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News | Aug. 28, 2015

Aerospace ground equipment team breathes life into OIR aircraft

By By Tech. Sgt. Christopher Boitz, 380th Air Expeditionary Wing

SOUTHWEST ASIA (August 28, 2015) – In the distance you can hear aircraft launching from the runway, leaving an echoing roar from the engines as it soars past. It’s a constant reminder that Airmen across the flightline are doing their part to generate sorties to combat the Islamic State of Iraq and the Levant, or Daesh.

Of the many maintenance sections operating across the long patch of concrete, there is one which every maintainer needs to keep that echoing roar a reality during Operation Inherent Resolve.

“Aerospace ground equipment is responsible for providing and maintaining items such as ground power units, air conditioning, hydraulics and munitions loading equipment to aircraft maintainers and other back-shops which support the aircraft,” said Senior Airman Dominique, 380th Expeditionary Maintenance Squadron, aerospace ground equipment mechanic. “Our goal is to maintain and deliver a successful product to the flightline so we can get power to and load bombs on the aircraft.”

Like blood vessels carrying oxygen throughout the body, aerospace ground equipment or AGE, provides critical assets to meet several unique mission requirements. Each piece of equipment varies in size and function, but is necessary to breathe life in to the aircraft.

Without items like hydraulic test stands, diesel generators, gas turbine generators, heaters, jacks, maintenance stands, nitrogen carts, and lights, much of the flightline would remain silent.

“It’s like an equation; you can’t solve an equation without certain parts of the problem,” said Sr. Airman Dominique. “If you don’t have AGE, you’ll cut out part of the equation. We wouldn’t be able to put missiles on targets. You can see what you’re doing to further the mission, and there’s a lot of satisfaction in that.”

Satisfaction doesn’t come without hard work and sacrifice. Every day the AGE mechanic’s roll up their sleeves and get their hands dirty to deliver equipment to six different airframes.

“There are days where there’s a lot of pressure on us to get equipment out to jets. Equipment breaks; you can prevent it to an extent, but things are going to break,” said Staff Sgt. Bobby, AGE day-shift lead. “Our days are full of working on different equipment. We may not catch a break, but we show up and get through it. My guys show a lot of perseverance, doing whatever they can to fix the equipment to get it back on the line.”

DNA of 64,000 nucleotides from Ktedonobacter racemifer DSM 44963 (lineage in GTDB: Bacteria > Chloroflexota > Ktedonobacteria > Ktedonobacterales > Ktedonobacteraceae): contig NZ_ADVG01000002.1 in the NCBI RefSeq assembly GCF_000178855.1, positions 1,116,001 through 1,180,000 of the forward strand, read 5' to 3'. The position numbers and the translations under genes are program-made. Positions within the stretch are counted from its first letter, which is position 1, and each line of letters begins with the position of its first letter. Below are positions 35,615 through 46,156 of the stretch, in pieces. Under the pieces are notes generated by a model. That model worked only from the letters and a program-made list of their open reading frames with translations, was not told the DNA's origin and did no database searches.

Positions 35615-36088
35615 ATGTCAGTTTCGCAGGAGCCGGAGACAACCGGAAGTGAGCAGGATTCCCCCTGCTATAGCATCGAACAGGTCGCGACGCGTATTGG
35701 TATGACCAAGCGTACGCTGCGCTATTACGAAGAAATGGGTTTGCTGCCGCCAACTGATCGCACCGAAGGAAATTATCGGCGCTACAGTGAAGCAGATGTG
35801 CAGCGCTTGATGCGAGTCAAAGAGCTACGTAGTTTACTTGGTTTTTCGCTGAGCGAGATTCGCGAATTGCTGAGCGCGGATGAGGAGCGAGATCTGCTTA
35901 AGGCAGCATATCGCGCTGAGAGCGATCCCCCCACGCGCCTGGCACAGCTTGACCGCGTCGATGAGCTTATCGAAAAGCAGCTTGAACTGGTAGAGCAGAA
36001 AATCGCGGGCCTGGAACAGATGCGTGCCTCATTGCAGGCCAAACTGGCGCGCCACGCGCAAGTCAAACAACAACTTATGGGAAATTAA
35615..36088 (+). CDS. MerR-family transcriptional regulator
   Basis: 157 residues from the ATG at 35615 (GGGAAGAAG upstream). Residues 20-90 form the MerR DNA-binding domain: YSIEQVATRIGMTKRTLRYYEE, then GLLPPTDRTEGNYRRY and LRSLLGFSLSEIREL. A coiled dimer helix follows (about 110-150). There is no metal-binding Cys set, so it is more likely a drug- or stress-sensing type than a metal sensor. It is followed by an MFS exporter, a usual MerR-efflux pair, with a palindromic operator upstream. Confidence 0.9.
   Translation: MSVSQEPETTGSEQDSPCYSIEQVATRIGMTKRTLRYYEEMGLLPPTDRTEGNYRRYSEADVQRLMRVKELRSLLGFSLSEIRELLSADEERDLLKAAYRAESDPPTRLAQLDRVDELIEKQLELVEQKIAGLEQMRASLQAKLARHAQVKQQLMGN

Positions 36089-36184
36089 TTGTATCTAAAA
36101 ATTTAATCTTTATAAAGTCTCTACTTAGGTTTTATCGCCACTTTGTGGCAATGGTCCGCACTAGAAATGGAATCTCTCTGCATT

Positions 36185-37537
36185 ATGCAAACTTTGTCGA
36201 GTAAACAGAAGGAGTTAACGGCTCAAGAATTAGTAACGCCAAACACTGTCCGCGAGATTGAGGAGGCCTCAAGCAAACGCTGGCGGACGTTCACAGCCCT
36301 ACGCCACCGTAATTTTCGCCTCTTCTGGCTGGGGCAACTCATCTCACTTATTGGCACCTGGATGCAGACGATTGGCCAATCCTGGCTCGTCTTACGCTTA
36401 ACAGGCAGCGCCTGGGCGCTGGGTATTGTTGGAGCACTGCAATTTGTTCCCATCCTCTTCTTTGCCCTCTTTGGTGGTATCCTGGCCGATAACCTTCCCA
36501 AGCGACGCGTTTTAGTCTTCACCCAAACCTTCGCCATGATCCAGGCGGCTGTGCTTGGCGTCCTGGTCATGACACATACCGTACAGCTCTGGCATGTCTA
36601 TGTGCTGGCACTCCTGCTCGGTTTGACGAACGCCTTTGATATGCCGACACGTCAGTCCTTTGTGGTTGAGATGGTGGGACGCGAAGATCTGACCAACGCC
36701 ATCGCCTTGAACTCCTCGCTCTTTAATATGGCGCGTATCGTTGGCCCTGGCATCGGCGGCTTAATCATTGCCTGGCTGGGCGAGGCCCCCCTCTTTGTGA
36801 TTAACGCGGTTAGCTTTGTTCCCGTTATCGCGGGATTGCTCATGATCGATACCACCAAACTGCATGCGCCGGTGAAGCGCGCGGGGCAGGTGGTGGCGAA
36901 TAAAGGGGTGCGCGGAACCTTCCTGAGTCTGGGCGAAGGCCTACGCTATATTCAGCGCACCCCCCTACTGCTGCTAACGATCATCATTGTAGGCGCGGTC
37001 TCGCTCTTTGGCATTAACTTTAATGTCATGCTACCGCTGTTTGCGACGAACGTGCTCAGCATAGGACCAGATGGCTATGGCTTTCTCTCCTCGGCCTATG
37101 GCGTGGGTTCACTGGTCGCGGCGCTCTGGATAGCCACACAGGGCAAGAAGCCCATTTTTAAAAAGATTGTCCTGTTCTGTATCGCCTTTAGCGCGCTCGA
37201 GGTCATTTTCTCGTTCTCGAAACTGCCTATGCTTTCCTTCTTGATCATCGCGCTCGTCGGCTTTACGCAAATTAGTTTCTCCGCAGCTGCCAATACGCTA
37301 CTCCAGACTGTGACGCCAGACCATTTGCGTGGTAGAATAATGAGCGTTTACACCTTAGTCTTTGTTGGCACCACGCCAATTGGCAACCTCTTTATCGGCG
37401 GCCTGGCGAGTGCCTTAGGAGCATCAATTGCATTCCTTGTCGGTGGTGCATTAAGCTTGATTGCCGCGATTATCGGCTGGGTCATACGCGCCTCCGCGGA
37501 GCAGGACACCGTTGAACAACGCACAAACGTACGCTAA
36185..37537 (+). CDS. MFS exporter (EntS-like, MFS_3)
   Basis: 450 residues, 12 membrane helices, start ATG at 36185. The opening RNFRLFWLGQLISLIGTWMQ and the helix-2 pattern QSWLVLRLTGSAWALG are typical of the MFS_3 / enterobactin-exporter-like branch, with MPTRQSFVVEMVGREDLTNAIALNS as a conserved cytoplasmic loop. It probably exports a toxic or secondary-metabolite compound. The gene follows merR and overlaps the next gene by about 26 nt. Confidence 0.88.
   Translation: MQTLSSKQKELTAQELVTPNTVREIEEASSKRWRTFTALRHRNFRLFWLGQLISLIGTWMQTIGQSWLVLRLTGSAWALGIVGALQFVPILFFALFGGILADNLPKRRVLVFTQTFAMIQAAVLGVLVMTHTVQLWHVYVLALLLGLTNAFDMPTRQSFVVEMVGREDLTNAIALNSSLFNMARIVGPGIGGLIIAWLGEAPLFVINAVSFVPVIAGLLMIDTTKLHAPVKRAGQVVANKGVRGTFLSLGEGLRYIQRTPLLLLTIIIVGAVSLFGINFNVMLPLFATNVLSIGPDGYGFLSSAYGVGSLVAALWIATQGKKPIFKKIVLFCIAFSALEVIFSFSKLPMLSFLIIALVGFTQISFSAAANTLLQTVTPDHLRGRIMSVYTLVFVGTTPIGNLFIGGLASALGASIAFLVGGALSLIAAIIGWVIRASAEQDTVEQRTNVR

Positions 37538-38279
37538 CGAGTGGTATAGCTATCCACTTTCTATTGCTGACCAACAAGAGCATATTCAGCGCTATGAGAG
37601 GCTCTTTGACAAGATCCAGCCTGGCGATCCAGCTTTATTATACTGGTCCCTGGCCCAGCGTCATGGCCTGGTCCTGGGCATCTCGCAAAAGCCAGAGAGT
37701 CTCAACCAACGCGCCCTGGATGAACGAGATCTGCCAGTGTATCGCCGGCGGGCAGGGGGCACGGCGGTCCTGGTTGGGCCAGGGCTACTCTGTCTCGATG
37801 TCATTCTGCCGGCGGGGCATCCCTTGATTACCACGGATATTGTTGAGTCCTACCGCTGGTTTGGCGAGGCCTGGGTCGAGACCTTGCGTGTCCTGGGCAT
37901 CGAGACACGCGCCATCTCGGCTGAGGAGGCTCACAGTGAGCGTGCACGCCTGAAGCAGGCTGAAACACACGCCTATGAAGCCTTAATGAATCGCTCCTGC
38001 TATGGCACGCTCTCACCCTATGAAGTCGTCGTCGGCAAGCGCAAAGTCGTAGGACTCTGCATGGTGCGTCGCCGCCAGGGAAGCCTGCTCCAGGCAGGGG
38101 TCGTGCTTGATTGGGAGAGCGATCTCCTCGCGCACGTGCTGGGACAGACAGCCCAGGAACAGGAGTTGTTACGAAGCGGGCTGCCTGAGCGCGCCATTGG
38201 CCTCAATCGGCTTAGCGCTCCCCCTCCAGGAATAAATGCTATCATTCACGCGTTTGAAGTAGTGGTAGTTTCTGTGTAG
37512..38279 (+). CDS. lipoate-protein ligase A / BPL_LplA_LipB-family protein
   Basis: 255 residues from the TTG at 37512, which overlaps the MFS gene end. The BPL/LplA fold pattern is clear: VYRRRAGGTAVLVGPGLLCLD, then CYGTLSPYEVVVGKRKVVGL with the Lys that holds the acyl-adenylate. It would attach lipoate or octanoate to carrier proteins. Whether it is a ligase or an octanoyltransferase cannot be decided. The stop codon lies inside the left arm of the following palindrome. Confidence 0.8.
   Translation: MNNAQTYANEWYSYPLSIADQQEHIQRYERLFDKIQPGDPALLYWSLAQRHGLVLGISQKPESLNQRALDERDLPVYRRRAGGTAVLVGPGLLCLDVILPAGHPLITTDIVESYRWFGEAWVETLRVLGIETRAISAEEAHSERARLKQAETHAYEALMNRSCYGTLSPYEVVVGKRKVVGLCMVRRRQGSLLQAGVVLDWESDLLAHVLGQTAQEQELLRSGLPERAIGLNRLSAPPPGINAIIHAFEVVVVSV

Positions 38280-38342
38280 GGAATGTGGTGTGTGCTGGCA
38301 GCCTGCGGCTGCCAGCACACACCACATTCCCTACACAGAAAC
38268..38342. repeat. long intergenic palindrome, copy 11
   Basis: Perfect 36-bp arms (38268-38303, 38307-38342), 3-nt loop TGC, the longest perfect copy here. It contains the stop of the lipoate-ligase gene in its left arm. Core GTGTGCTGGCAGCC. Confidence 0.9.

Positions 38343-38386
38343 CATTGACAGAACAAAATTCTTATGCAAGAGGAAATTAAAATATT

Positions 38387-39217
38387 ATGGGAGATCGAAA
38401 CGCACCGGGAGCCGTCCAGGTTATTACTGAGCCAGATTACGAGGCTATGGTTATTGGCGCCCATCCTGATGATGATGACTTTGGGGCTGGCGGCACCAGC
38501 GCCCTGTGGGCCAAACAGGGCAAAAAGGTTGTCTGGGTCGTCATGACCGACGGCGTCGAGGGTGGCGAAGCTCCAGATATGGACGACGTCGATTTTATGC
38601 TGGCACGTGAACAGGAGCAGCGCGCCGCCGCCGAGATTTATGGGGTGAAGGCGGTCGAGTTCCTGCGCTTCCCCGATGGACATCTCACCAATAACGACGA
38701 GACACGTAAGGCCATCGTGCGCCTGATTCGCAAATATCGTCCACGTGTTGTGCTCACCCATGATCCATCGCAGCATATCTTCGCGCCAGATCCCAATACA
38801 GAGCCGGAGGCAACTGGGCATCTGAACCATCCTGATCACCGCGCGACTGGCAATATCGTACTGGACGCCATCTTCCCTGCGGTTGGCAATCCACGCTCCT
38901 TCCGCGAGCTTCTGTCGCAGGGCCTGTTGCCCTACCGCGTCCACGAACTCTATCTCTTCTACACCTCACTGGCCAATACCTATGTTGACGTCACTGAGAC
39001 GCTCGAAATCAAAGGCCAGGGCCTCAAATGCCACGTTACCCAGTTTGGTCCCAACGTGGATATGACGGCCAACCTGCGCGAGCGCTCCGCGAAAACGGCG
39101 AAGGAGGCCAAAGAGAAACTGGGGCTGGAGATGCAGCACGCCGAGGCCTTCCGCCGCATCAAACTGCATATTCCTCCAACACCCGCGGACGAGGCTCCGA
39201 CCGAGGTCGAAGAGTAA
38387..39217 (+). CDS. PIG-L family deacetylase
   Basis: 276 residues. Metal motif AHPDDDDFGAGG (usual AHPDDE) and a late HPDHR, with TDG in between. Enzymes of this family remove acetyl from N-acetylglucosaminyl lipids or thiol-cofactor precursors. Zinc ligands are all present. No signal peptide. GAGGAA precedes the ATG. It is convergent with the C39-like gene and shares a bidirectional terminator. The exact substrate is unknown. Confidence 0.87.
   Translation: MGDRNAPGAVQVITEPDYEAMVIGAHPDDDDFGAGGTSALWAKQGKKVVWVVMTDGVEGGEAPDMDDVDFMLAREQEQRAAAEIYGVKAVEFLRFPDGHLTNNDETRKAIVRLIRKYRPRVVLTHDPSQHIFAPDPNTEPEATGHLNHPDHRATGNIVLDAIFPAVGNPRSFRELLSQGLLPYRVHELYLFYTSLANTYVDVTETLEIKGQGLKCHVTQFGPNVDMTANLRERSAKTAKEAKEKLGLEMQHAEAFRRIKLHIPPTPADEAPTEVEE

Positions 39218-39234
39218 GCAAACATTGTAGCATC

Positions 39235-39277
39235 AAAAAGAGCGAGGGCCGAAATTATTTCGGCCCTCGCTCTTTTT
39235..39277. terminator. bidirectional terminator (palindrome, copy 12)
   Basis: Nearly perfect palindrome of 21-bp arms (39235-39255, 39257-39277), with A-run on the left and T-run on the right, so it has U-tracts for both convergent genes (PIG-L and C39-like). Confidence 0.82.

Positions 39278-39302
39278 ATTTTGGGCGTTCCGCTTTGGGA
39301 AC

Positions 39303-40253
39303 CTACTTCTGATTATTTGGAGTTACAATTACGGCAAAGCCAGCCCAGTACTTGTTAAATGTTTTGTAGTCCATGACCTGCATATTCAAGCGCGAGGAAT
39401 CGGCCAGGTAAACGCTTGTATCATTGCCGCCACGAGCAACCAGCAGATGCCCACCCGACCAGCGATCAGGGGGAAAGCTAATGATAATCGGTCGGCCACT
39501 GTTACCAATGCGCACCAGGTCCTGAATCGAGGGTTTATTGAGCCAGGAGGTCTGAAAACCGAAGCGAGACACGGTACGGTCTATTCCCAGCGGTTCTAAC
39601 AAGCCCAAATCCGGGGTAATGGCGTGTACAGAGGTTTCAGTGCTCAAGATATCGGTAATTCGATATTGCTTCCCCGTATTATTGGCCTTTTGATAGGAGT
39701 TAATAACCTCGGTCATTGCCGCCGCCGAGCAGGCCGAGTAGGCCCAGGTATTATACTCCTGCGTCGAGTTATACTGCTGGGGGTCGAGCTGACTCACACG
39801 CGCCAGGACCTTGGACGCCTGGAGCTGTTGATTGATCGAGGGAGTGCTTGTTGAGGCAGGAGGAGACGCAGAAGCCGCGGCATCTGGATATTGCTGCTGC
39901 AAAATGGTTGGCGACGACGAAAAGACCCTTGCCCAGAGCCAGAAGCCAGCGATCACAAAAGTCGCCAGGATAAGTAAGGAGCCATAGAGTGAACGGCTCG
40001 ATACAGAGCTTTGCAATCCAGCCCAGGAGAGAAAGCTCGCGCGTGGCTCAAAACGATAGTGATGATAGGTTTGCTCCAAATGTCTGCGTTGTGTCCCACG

In addition to delivering timely products, every aircraft has its own unique aerospace ground equipment; it requires the mechanics to quickly and effectively learn the equipment inside-out to enable combat sorties.

“Each airframe needs a different set of tools and equipment. Fortunately, we have about a dozen different AGE flights from all over the Air Force on our team to help us understand how the equipment functions,” said SSgt. Bobby. “They know how certain types of equipment operate which makes them our subject matter experts on those assets. They’ve done a great job of getting the other mechanics trained on how to work on them.”

Understanding the equipment and training has been beneficial to all the mechanics, including SrA Dominique, who typically works on equipment for the B-52 Stratofortress.

“It can be difficult trying to learn about all the new equipment; there’s a lot of things I’ve never seen before or worked with,” Dominique said. “But it falls back on the principles of being a mechanic. You have to rely on that basic knowledge, once you catch on it becomes natural.”

As long as U.S. and Coalition forces continue airstrikes against ISIL, the AGE mechanics will continue servicing and providing the equipment which enables air power.

“Being here, seeing the jets fully loaded with munitions, it’s special to me knowing that I’m helping out the mission,” Dominique said. “I love my job. It’s something bigger than me. When you look at the big picture, why wouldn’t you want to serve your country?”

(Editor’s note: Due to safety and security reasons, last names were removed.)